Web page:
Lecturer talks human trafficking

By Joy Priest

Humans are increasingly becoming a major staple on the international market.

The illegal slavery of young women and underage girls as sexual commodities is becoming more profitable and more prevalent in the U.S.

Sarah Buel, director of the Diane Halle Center for Family Justice at Arizona State University’s College of Law, will visit UK’s campus on today to discuss this human trafficking issue in her lecture titled “A Global Crisis, A Global Response.”

Buel, a survivor herself and a nationally renowned expert on this illegal market, will specifically discuss the coercion and agency aspects of human trafficking.

“A Global Crisis, A Global Response” is part of the Spring 2011 Invited Lecture Series sponsored by UK’s Center for Research on Violence Against Women, the Department of Gender and Women’s Studies and the UK College of Law.

Carol Jordan, director of the Center for Research on Violence Against Women, said she invited Sarah Buel to speak on this issue because she is exceptionally skilled in the areas of legal matters and research and can address both sides in her lecture.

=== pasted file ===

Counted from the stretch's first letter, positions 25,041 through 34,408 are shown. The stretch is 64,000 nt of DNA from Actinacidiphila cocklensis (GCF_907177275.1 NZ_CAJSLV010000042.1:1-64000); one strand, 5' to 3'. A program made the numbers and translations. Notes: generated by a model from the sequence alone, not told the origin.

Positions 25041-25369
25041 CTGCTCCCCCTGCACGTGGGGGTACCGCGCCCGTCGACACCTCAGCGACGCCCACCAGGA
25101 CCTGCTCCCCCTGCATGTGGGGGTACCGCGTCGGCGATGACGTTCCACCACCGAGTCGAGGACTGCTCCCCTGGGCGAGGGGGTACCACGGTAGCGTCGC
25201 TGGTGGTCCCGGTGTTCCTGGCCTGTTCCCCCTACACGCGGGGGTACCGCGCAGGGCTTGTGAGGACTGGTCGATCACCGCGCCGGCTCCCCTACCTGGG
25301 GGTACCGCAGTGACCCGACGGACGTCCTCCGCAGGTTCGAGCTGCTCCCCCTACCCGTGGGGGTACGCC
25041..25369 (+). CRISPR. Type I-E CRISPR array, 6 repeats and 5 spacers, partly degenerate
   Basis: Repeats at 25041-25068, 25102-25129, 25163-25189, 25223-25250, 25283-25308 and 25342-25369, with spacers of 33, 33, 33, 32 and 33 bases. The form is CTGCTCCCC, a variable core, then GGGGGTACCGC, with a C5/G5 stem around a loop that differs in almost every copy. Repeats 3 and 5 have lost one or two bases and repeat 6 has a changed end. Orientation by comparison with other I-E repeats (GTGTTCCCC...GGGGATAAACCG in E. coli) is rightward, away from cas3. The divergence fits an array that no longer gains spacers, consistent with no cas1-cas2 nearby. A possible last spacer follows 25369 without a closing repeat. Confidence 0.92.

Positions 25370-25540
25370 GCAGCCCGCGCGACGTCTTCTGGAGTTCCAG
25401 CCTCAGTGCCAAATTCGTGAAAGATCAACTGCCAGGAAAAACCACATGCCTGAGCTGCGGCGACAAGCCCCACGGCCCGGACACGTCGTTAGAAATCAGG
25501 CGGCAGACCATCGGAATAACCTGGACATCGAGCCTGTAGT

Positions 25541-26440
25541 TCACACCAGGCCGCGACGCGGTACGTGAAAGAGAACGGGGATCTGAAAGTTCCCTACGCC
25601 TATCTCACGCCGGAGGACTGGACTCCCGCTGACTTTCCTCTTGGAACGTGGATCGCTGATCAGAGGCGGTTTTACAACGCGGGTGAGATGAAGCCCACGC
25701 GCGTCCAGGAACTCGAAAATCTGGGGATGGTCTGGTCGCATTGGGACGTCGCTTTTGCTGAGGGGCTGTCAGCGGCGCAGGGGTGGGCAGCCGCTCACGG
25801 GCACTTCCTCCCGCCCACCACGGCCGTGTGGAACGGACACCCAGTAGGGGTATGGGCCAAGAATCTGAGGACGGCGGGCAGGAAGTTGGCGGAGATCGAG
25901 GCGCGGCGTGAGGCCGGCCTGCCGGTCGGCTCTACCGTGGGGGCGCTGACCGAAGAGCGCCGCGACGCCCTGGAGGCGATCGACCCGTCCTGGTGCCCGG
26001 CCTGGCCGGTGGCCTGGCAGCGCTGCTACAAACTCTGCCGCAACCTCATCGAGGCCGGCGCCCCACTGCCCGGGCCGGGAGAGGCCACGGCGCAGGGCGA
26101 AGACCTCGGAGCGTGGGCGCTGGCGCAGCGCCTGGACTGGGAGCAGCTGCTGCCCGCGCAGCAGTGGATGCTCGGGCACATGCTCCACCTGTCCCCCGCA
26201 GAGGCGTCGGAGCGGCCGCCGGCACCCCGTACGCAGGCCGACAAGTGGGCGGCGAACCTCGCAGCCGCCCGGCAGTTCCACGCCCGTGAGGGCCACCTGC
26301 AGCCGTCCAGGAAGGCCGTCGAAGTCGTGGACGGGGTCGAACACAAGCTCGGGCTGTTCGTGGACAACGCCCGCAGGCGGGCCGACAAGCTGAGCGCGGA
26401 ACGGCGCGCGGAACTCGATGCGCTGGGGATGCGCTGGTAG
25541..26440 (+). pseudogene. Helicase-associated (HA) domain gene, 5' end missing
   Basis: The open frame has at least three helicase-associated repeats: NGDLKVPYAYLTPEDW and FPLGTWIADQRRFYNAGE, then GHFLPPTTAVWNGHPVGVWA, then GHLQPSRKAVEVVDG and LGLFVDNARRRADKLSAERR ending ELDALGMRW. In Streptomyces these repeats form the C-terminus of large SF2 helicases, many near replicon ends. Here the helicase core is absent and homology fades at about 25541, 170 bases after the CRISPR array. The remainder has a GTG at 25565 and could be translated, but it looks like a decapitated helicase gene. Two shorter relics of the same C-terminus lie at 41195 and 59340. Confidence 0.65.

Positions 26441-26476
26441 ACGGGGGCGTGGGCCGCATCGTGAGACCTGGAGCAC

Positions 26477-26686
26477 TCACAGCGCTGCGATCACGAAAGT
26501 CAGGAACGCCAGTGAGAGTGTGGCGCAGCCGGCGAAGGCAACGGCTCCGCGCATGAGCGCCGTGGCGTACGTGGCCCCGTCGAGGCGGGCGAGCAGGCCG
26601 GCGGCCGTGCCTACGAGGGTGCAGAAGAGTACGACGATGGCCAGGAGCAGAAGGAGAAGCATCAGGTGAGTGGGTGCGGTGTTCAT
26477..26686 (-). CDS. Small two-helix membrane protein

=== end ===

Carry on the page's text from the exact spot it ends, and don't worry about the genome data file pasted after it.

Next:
“I think (human trafficking) is an issue that is increasingly coming to the awareness of the law enforcement community and women’s advocates, as well as the research community and academia,” Jordan said. “There are complex legal and critical research issues that need to be addressed.”

Jordan said 100 people are expected at the event and the room will be filled with faculty, students and staff who have a research interest, in addition to attorneys who work with victims of human trafficking in Kentucky.

“We’re going to be talking about the plight of girls and women and the attention of the commonwealth, the academic and legal community, is much needed,” Jordan said.

Cristina Alcalde, assistant professor of Gender and Women’s Studies said she hopes that students, faculty and community members come away from the lecture feeling more knowledgeable and prepared to take action on this issue.

“Human trafficking affects every world region, including the U.S.,” Alcalde said. “It is also connected to other human rights issues, such as domestic violence, which takes place in every region. Kentucky, Lexington and this campus have a role to play in better understanding and preventing human trafficking.”

“Coercion and Agency in Human Trafficking” will be presented by Sarah Buel Wednesday from noon to 1:30 p.m. in the College of Law Building Courtroom.